A few days ago I purchased $90 worth of groceries, placed the bags and the McBonerito into the shopping cart and made for the parking lot. After securing the kid in the McBonemobile, I climbed in, fired the engine and headed home.
Not until pulling into the driveway of McBone Outpost #1353 did I realize that the groceries were not in the car, but in a cart in the middle of the Shop Rite parking lot. After cussing my way back to the store, I found the cart exactly where I had left it ten minutes earlier. There the bags were too, though a scan of the inventory revealed that they had been relieved of several items. What remained (dish detergent, steel wool, onion), would not get us through the week.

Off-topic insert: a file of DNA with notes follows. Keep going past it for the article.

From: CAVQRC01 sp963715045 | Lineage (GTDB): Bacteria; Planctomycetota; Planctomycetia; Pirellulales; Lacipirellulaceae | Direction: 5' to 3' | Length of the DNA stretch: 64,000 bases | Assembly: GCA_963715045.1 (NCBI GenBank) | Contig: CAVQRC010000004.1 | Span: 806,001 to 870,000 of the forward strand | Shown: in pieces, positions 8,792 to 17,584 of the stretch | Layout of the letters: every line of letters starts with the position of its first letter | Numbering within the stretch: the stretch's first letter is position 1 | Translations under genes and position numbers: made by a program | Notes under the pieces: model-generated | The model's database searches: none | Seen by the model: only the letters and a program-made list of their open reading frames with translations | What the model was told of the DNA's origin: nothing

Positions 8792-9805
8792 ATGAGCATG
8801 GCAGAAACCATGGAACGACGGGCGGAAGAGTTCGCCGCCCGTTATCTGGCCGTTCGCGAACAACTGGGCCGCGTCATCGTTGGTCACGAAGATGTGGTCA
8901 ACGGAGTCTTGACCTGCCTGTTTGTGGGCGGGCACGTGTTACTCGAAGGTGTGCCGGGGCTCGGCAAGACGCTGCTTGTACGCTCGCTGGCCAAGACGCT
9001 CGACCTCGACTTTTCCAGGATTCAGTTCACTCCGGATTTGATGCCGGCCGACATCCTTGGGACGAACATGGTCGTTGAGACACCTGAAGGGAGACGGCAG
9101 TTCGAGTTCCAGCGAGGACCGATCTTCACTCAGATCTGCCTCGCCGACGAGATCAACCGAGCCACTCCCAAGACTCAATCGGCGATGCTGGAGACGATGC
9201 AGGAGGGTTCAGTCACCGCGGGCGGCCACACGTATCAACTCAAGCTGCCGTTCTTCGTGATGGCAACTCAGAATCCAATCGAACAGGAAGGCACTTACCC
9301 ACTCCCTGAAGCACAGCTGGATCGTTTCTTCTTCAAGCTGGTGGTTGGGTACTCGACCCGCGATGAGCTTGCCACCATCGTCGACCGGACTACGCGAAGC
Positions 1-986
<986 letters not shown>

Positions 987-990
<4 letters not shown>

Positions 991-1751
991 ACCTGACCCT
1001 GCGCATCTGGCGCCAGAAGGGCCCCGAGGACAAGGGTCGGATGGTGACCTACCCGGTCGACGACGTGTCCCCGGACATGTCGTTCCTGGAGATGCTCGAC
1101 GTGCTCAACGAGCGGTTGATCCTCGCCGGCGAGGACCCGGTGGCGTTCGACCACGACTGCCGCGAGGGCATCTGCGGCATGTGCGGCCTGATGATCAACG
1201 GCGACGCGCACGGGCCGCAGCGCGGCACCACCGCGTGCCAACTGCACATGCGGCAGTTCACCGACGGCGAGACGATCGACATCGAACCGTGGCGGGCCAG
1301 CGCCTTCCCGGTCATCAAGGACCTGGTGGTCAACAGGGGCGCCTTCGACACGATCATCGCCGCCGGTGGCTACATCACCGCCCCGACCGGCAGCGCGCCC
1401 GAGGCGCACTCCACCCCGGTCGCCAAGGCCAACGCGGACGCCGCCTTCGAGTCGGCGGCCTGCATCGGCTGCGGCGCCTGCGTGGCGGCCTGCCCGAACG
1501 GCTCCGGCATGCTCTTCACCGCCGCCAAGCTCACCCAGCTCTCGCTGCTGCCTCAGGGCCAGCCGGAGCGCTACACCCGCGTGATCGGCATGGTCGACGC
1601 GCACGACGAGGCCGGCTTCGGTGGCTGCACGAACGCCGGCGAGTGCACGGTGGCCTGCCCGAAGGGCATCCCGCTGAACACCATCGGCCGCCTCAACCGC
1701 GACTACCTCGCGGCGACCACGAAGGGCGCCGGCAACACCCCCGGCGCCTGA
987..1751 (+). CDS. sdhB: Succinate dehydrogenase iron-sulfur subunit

No one to blame but myself, but the level of distraction is alarming. After all, there were only two things to remember:
But then parental fatigue is a curious narcotic. Curious, in that it comes with a stimulating
component, and just when you think you can't keep up with it all, you do. You feel as though you could take a nap at any time of the day, and yet you are strangely more alert than you have ever been. You accept that it will sometimes cost you $90 in
groceries, because the tradeoff is that you aren't going to forget the kid.
But I do find myself wondering what the fuck is going to happen when this guy* arrives in July:
I suppose we'll wait and see. Until then, I'll pop open a beer and toast myself on one small victory: I did not forget the kid.
As for you, thief...cheers! I hope you enjoy the 3-pound English-cut roast, bottle of Pinot Noir, six-pack of Atwater Pilsner, olive medley and assorted nuts, among other delicacies I can't remember.
*If you ever read this post, kiddo, know that, when I placed my hand on your mother's belly today, I felt you kick for the first time.